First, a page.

Unlike The Silmarillion in which Christopher Tolkien edited his father’s writing into narrative chronicle, he left his father’s work unfinished and supplemented them with alternative versions that his father hadn’t rejected. This decision made the first two-thirds of the book a chore to get through or simple something to skim, however in the last third of the book the tales and histories were essentially complete with only some details not decided upon by the elder Tolkien before his death thus making for a better read. Frankly it’s this final third which is the highlight of the book especially anything related to the elder Tolkien’s most famous works, in particular is “The Quest of Erebor” that connects The Hobbit and The Lord of the Rings together than just the One Ring.

Like The Silmarillion, Unfinished Tales is for hardcore Tolkien enthusiasts that want every detail they can get from J.R.R. Tolkien. Though the final third of the book has material that general readers might enjoy if they loved the author’s two well-known books, it might not be worth the money to buy this book new for it. ( )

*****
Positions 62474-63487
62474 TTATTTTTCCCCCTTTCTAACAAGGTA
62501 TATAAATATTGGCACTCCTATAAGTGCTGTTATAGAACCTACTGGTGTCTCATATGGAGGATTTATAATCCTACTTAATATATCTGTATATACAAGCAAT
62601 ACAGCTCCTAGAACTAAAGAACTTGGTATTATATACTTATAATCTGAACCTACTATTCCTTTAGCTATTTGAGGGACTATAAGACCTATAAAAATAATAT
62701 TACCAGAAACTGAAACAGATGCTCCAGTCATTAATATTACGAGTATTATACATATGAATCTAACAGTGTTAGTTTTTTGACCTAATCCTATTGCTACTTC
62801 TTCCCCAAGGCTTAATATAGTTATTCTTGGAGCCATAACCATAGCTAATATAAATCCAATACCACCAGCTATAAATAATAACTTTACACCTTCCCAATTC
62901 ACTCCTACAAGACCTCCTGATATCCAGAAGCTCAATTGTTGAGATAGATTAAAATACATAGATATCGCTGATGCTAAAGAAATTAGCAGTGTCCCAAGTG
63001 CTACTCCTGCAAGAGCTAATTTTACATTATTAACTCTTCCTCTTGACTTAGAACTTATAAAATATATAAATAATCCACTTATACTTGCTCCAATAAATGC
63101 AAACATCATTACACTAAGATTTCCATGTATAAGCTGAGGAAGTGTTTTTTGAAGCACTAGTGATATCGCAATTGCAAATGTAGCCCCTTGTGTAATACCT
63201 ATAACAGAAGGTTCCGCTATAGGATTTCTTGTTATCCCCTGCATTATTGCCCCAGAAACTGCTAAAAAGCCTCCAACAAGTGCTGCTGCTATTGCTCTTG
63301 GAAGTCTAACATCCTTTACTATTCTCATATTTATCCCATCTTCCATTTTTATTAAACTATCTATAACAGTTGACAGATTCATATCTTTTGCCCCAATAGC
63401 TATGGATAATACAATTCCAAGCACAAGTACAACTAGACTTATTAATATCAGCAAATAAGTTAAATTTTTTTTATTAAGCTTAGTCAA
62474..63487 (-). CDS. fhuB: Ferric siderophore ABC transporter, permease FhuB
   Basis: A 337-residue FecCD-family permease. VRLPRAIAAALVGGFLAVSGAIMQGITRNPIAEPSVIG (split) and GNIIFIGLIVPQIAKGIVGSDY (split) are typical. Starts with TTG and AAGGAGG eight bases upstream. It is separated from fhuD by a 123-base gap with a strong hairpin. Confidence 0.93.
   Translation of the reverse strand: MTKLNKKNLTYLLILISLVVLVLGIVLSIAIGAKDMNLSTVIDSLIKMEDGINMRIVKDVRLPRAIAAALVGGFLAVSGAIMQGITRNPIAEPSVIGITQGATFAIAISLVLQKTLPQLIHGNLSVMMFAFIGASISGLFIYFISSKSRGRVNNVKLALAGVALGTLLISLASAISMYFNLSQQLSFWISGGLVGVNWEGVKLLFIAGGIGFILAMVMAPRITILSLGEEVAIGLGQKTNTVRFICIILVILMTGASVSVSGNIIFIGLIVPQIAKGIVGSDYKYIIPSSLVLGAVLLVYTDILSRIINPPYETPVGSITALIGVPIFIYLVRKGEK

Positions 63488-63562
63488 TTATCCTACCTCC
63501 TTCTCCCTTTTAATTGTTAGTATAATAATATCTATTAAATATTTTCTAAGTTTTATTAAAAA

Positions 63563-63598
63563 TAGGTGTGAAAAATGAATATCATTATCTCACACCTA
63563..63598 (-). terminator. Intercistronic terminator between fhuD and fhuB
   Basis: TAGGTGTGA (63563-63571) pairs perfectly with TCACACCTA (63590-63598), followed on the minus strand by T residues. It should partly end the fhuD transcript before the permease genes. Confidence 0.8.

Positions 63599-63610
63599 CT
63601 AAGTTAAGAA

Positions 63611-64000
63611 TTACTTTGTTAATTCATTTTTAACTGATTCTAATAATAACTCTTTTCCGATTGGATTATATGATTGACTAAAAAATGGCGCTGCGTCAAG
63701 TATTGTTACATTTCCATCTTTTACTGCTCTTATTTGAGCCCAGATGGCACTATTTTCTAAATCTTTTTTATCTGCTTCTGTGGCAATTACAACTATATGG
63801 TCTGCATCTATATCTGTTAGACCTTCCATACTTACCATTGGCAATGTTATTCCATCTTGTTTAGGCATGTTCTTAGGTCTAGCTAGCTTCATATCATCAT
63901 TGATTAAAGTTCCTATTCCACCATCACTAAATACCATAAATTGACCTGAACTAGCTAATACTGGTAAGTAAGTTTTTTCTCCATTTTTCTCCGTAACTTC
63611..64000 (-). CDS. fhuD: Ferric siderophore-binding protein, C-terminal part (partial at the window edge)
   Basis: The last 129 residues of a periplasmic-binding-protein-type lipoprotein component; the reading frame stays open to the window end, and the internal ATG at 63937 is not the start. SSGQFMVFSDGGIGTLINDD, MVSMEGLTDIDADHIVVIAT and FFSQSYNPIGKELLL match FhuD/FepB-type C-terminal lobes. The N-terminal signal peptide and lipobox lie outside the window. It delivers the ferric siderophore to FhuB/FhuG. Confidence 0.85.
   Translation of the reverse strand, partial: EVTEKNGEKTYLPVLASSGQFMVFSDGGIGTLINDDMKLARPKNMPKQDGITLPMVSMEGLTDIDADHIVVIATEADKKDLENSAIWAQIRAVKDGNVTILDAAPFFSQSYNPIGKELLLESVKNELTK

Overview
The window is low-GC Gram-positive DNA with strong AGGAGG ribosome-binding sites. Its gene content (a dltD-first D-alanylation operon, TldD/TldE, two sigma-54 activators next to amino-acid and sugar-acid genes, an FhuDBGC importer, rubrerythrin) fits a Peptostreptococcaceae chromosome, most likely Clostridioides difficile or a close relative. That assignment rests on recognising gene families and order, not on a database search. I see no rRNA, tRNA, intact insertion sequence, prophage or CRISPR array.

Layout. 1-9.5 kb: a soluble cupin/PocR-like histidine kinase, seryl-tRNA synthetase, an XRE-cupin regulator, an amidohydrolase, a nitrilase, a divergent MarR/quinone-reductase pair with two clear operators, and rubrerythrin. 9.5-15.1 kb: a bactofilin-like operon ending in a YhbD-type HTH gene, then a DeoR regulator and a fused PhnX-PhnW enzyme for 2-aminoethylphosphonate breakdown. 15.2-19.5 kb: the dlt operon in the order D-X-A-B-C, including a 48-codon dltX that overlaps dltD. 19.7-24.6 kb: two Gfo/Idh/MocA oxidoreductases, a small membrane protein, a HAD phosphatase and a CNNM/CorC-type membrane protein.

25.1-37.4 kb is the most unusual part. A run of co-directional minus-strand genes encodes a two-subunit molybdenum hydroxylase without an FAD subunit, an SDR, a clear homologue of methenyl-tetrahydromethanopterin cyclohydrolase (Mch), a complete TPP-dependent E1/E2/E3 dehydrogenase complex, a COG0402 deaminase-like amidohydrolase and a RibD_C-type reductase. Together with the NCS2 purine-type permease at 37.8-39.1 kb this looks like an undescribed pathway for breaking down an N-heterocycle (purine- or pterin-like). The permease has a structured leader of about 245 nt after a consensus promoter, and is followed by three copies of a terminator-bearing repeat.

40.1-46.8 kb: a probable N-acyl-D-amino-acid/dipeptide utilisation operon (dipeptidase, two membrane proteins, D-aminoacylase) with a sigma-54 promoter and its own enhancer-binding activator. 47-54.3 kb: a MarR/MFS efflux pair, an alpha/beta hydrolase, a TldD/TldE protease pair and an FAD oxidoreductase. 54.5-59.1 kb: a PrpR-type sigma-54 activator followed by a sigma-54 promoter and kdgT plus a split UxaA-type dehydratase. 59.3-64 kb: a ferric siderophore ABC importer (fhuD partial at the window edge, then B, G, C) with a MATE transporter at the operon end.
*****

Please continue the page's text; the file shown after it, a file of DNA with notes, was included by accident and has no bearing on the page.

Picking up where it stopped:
mattries37315 | Oct 15, 2019 |
Found in a B&B and read desultorily. The main connected story is the doomed romance of Aldarion and Erendis. Tellingly, my sympathy was most evoked for Aldarion's father.

This reminds me of the superiority of Tolkein's narrative style to his un-mixed legendary style.
  ben_a | Aug 11, 2019 |
Unfinished Tales of Númenor and Middle-earth by J.R.R. Tolkien is a collection of stories that further relate to the events in The Silmarillion and The Lord of the Rings and tells more about the Elder Days of Middle-earth to the end of the War of the Ring.

I loved reading Unfinished Tales of Númenor and Middle-earth as I hadn't read this book before. It added to the stories that I am already familiar with. This is a great addition for collector's of Tolkien's work. ( )
  feeroberts64 | Feb 8, 2019 |
(Original Review, 1980-10-13)